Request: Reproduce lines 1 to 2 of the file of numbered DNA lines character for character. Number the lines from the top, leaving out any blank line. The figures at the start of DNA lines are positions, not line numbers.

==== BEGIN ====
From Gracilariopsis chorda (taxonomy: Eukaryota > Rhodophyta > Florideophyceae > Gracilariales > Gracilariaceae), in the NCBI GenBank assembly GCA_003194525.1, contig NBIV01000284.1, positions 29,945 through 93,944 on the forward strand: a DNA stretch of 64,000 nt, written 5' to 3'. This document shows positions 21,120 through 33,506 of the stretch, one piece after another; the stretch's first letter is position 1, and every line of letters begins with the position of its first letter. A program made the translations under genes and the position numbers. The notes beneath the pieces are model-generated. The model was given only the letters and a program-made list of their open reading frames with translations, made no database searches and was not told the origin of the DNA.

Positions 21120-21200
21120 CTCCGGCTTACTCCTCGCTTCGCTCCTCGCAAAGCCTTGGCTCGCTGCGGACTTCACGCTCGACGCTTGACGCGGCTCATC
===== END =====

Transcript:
From Gracilariopsis chorda (taxonomy: Eukaryota > Rhodophyta > Florideophyceae > Gracilariales > Gracilariaceae), in the NCBI GenBank assembly GCA_003194525.1, contig NBIV01000284.1, positions 29,945 through 93,944 on the forward strand: a DNA stretch of 64,000 nt, written 5' to 3'. This document shows positions 21,120 through 33,506 of the stretch, one piece after another; the stretch's first letter is position 1, and every line of letters begins with the position of its first letter. A program made the translations under genes and the position numbers. The notes beneath the pieces are model-generated. The model was given only the letters and a program-made list of their open reading frames with translations, made no database searches and was not told the origin of the DNA.

Positions 21120-21200